Absorption of product continues to be well below 50%, with SFH absorption to pending at merely 39% for the last 4 weeks. Clearly, many buyers are unwilling to participate at the current price levels. That pesky buyer strike, again. Buyers that find themselves competing with another buyer will do well in just withdrawing from bidding. Better yet, don;t do any bidding at all, and join the strike. The sellers had their seller strike in 2013-2018, and uninformed buyers engaged in panic-buying. No more. It is time to show the sellers who really sets the price.

    https://imgur.com/account/favorites/DJwONfZ

    2019-05-18 King County SFH active for-sale inventory 2017-2019
    2019-05-18 King County Condo active for-sale inventory 2017-2019
    2019-05-18 King County SFH active for-sale inventory ratio YYYY/2017
    2019-05-18 King County Condo active for-sale inventory ratio YYYY/2017

    The graphs compare 2017-2019 inventory on an hourly basis. 2017 was the year inventory was at a multi-year low for most of the year, a fact that was much ballyhooed by the sell-side and inflation-mongers of the property market. But the shoe is now on the other foot. Combine the increase in inventory with a much more realistic criterion that 1month worth of active inventory is all that is needed for a “balanced market”, the property market has shifted radically since March 2018 and continues to do so in 2019. Click the link and scroll to see the graphs. Click on each graph for an enlarged view. ESC and scroll to navigate.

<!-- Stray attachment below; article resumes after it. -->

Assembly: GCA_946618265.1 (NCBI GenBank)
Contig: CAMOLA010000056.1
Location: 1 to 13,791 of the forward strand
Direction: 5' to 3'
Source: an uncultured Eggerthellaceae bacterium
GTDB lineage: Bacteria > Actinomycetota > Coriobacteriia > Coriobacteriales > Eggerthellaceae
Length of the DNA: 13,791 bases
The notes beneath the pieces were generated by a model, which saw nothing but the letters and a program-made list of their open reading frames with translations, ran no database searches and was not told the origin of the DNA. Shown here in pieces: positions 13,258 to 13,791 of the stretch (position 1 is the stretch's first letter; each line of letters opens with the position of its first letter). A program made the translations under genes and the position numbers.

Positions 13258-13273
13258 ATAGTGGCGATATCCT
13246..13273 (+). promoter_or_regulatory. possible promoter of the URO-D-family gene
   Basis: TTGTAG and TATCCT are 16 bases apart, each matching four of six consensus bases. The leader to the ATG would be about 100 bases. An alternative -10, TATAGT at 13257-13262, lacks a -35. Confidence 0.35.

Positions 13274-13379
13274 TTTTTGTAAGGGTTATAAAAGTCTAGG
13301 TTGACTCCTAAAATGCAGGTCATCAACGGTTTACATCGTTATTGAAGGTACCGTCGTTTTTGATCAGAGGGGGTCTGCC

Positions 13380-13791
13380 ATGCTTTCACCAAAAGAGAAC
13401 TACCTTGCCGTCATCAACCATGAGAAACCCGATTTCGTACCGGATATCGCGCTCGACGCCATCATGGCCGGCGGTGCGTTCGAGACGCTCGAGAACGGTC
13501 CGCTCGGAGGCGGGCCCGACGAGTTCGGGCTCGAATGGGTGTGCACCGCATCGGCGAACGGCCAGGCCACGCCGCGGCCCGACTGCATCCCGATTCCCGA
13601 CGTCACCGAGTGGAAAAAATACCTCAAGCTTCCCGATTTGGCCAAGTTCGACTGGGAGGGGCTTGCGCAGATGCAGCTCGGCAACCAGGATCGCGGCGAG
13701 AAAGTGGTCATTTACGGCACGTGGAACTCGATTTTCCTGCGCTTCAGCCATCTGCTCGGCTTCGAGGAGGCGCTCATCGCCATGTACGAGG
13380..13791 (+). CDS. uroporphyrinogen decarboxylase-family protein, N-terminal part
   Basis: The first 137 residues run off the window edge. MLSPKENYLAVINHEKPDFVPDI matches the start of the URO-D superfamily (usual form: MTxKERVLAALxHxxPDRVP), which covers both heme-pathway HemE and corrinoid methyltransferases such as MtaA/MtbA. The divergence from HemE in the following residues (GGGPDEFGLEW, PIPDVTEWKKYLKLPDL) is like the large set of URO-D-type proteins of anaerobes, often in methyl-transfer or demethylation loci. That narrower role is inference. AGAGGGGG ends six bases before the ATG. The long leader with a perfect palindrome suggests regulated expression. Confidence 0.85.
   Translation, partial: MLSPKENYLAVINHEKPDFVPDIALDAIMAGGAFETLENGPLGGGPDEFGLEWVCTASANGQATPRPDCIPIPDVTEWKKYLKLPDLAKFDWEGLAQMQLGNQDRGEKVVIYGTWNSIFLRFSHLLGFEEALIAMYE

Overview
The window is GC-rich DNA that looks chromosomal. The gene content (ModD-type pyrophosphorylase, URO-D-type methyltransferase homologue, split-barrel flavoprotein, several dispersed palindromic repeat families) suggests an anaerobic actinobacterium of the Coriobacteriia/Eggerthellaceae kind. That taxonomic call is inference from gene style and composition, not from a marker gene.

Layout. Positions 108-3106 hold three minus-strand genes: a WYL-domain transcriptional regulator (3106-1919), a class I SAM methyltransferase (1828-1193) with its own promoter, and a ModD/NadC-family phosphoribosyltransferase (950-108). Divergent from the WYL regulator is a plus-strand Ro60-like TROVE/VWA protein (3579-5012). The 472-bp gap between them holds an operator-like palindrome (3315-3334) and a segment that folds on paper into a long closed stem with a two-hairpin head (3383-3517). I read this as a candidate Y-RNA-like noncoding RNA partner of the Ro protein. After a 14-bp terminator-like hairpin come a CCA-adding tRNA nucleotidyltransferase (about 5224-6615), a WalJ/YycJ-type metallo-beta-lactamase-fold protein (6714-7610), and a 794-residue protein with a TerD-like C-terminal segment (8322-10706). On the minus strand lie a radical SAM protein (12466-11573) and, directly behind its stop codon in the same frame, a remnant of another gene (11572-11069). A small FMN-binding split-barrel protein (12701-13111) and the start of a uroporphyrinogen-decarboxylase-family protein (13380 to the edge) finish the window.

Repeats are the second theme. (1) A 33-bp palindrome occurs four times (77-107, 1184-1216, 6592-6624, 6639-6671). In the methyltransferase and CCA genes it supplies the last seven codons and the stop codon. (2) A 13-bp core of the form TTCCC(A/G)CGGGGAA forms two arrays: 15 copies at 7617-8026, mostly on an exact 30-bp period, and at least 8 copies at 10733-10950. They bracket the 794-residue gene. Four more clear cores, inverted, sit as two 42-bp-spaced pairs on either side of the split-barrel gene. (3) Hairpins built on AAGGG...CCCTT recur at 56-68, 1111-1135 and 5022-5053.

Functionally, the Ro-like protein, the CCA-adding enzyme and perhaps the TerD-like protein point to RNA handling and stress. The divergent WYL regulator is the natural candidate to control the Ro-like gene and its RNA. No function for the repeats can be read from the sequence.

Many potential homebuyers in King County went on strike in April 2018, and over a year later, the strike is still going strong, with Case-Shiller index dropping for 8 months in a row in the expensive areas, while lower-priced subregions are having a small spring price bump, due to foolish or uninformed or priced-out buyers that are still overbidding on product in the lower-priced subregions.

  3. 753
    IssaquahResident says:

    Obvious bubble burst! Feel sorry for the uninformed buyers who pull the trigger these days.

  4. 754
    Realistic says:

    RE: Justme @ 752

    Thanks Justme. I am one of those buyers waiting on the sidelines for a better time to buy. However, I do have 3 observations that don’t quite align with the buyer’s strike theory and I’d like to hear what you and others think:

    1) Recently the weekly inventory swings (delta between highs and lows over one week periods) has been much larger than in the previous 2 years, which would mean more houses are going pending than in 2017-2018 during the same time frames.

    2) The spike this weekend is indeed very high but only if we consider the delta from the last week’s lowest point to the highest. Looking at the delta between the last weekend’s peak and today’s, the relative spike is a lot smaller than in 2018 and on par with 2017.

    3) The condo inventory line is barely increasing (it’s going almost sideways). A far cry from the 2018 trend. If this general trend continues the condo inventory this summer will be much lower than last year. If condos are supposed to be the equivalent of canaries in coal mines, as previously mentioned on this forum, they don’t seem to forecast a strong buyer’s market.